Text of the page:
Silence. Frank sat by the couch for a while before I gestured for him to come sit with me. He complied, squeezing in close and wrapping his arms around me. It was my turn to sigh and I rested my head on his shoulder.
“You’re so good to me,” I whispered. I could feel his heart beating under the material of his Misfits shirt.
“I know,” he chuckled. He began to comb his fingers through my hair.
“I’m so fucked up and you just go along with it all,” I continued. “You’re always there.”
“I told you already,” he said. “You’re everything to me. I just don’t like seeing him hurt you like this.”
I shook my head. “You’re wrong. Gerard wasn’t hurting me. ”
“Oh?” He raised his eyebrow. “Prove me wrong. Please.”
“...It’s difficult to explain,” I sighed again. “And I’m too tired to. But you know there’s still one thing left I need to do.”
Frank was silent. Then he pressed his lips to my head and rested his chin above it. “You should sleep.”
I nodded in agreement and closed my eyes, exhaling deeply. “You gonna be there when I wake up?”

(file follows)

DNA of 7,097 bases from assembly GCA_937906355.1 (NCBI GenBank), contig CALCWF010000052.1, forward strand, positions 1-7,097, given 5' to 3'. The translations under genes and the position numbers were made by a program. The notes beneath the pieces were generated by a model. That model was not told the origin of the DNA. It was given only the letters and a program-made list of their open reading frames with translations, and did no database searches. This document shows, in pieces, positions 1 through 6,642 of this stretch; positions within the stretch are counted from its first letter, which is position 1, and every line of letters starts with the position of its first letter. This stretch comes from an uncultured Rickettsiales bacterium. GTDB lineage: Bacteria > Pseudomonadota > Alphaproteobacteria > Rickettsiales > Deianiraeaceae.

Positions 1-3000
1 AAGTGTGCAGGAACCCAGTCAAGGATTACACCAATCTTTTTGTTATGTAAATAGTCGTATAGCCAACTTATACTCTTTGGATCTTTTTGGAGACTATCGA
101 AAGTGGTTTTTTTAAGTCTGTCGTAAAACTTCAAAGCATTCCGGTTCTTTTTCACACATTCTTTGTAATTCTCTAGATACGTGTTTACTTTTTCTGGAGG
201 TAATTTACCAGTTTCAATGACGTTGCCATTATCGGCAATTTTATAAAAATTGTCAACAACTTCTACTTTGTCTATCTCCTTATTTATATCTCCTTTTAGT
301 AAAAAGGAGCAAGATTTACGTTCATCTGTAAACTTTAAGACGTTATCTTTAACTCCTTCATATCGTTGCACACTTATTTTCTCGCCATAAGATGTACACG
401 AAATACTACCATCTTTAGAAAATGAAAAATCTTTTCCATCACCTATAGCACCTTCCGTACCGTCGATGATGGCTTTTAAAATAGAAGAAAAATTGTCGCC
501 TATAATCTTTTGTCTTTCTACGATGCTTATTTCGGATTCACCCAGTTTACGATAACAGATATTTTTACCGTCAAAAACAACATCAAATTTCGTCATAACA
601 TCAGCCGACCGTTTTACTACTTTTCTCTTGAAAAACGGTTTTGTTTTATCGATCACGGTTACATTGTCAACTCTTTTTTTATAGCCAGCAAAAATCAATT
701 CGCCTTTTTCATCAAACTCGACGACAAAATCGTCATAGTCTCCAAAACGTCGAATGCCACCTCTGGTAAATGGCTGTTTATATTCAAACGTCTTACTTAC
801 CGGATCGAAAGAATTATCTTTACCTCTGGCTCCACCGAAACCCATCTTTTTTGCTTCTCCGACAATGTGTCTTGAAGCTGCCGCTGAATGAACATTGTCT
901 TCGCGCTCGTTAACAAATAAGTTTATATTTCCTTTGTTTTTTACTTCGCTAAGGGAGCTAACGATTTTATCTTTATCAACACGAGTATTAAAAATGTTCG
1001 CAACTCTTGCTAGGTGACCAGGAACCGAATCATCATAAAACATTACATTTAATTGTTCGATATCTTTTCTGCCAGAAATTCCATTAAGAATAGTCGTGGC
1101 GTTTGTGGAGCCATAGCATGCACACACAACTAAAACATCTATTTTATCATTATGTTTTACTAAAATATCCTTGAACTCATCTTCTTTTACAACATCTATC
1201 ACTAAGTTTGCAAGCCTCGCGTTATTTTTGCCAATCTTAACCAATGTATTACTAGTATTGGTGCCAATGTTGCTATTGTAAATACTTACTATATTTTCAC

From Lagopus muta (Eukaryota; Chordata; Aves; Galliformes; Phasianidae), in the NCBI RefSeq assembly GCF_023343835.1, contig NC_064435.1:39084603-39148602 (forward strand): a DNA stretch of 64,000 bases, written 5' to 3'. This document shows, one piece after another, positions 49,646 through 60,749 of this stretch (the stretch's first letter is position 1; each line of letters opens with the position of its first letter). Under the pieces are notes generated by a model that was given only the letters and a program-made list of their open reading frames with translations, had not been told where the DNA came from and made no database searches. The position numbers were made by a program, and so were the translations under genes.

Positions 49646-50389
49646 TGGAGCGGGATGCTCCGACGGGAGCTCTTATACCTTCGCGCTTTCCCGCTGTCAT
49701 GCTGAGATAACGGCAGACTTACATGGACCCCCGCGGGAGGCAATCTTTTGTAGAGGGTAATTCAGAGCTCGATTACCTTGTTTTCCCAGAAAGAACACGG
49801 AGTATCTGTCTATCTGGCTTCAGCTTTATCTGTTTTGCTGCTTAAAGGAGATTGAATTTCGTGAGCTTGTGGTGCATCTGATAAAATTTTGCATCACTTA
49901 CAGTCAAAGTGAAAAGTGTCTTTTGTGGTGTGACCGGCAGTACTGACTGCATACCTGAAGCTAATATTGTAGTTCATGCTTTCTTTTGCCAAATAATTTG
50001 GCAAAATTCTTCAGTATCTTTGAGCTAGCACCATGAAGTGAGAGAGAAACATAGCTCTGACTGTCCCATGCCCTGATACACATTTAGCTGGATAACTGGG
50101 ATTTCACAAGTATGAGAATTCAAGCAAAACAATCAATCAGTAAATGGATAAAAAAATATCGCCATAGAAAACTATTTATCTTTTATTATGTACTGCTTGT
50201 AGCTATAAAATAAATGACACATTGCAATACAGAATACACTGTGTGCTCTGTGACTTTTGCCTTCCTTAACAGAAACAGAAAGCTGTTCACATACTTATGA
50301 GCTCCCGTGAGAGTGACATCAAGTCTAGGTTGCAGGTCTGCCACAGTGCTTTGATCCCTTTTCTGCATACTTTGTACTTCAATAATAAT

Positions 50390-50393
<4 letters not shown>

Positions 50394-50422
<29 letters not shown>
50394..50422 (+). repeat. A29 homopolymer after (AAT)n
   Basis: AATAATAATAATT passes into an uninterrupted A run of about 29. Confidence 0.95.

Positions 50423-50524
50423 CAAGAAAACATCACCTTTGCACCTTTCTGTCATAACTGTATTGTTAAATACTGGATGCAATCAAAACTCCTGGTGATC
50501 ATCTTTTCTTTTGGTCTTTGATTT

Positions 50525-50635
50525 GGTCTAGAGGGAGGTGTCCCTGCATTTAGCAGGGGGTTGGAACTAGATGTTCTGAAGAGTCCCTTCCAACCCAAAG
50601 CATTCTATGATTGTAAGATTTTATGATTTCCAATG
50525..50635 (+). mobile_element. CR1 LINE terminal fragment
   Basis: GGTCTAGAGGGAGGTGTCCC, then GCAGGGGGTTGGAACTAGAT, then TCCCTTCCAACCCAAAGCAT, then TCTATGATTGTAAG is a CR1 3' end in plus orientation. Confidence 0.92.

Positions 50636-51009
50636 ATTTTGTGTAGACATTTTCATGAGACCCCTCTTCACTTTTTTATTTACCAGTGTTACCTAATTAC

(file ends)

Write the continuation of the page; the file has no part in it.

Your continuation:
I couldn’t see him but I knew he was smiling. “Always.”
The canal hadn’t changed at all since that day I kissed Gerard for the first time, except that it was raining now.
The sheeting rain splattered against the windscreen of Frank’s truck; fat raindrops trickling down the glass like mini waterfalls. It was grey that day, the clouds so thick it was a wonder whether we’d ever see the sun again. Frank told me that it was here we would meet Gerard.
“Are you sure you want to do this?” I asked him as he parked the car by some bins and leant back in his seat. “You don’t have to be here if you don’t want to.”
“If this was any other situation I would’ve taken that opportunity gladly and get the hell away from here,” he laughed humourlessly. “But this isn’t any other situation. Just go.”
My eyes lingered on him for a moment before I slipped out of the nice warm truck and made my way through the rain and mist towards the figure by the water’s edge. He was just standing there, gazing at the murky canal surface as if at any moment something amazing was going to break out of the water if he just waited. His eyes were glazed over underneath the floppy bangs of raven hair I had come to adore so much.